#1-Road to Self-Publishing Starts with Good Editing
.Those who have taken the road to the self-publishing journey, fully realize that good editing is essential to make the ride from unpublished to self-published successful. But by the time we pay for a top-notch cover design, decent interior layout, and proofreading, we might be running low of gas, or–er, uh … funds.
Hiring a good content editor might be an expensive proposition. And most of us know that editing and writing are two different functions. You may also realize that editing or proofreading is difficult to do without a fresh pair of eyes. In other words, as far as editing goes (proofreading. too) you will want someone else to drive for a while—someone with fresh eyes. To see the difference between content editing, copy editing, and proofreading read the article Understanding Self-Publishing Services..
With a quick self-edit, if you are a good writer, you could step on the gas to pass to publishing without an editor. If not so confident, at least once you hire an editor, this quick self-edit will save oodles of editing time. The cost will be less, with the editing much improved..
So here we go with these DIY Tips for Editing to make the ride to published smooth going. Once you know what to do, they are easy, just highlight and delete; and you are good to go!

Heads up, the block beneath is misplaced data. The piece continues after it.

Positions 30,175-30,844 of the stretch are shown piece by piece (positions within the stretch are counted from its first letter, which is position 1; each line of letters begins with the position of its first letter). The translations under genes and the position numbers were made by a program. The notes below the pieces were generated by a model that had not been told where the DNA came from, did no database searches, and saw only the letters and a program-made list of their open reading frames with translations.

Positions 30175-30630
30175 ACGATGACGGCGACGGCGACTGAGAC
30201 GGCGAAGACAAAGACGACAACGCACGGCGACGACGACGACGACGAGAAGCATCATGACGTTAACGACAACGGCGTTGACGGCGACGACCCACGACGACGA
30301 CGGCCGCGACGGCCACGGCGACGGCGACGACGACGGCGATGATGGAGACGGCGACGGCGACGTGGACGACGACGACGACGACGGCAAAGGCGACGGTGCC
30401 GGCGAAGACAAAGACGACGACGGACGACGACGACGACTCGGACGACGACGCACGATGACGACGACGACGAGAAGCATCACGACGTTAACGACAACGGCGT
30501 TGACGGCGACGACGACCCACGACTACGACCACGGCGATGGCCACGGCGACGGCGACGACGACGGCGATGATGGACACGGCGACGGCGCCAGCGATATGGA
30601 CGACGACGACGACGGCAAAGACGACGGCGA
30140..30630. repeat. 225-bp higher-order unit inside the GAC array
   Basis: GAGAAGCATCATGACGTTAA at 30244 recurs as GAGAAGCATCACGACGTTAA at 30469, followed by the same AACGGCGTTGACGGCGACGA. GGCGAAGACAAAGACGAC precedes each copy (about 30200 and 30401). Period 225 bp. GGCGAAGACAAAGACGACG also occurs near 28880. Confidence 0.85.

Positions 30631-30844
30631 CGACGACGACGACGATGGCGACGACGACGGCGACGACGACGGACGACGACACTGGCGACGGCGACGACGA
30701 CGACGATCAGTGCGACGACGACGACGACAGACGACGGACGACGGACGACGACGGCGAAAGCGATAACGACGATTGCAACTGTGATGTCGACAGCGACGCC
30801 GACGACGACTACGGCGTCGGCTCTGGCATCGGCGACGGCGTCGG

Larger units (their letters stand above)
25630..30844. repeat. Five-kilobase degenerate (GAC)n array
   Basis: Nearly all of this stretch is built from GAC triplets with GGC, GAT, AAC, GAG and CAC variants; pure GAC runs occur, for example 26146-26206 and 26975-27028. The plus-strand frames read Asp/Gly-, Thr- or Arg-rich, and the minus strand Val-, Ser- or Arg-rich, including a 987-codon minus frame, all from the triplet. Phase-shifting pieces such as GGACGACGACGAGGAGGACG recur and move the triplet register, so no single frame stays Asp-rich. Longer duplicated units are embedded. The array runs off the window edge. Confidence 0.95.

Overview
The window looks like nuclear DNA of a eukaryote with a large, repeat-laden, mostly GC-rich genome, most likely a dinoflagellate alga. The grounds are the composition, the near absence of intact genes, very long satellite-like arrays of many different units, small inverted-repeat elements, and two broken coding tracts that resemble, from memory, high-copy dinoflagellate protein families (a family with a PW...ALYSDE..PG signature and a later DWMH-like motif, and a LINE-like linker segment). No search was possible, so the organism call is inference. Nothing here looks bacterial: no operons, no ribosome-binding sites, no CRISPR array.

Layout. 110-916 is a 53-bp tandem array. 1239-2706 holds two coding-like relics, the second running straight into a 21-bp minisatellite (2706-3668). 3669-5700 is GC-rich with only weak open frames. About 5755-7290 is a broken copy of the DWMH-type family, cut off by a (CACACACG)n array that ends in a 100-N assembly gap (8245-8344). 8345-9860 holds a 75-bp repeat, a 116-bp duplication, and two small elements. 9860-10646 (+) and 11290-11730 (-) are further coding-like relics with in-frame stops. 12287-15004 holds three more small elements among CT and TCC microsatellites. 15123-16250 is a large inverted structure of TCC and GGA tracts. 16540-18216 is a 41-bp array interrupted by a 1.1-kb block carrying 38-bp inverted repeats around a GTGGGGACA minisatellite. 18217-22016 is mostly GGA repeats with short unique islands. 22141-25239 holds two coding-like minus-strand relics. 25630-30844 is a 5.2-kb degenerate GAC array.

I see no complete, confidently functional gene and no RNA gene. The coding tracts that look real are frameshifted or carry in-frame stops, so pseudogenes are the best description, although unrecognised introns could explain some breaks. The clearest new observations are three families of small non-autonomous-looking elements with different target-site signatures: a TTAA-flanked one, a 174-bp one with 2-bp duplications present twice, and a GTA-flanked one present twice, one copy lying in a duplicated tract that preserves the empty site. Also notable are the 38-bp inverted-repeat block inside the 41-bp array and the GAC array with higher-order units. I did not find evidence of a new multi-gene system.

MINIMIZE VERBS ENDING IN ING: When verbs end in “ing,” the writing often takes on a tone of the passive voice. This is not true 100% of the time, but most of the time, the writing piece will snap into shape if you delete verbs ending in “ing.” Change the verb from the “to be” to the action from of the word. In the sample below, I changed rewriting to rewrite; happening to happens and bringing to bring. See how it makes the action fresh and alive?
Writing Sample #1: In this sample we are rewriting the action as if it is happening now. Bringing the action into the present is key to making your writing compelling.
Writing Sample #2: In this sample, we rewrite the action as if it happens now. For irresistible writing, bring the action into the present.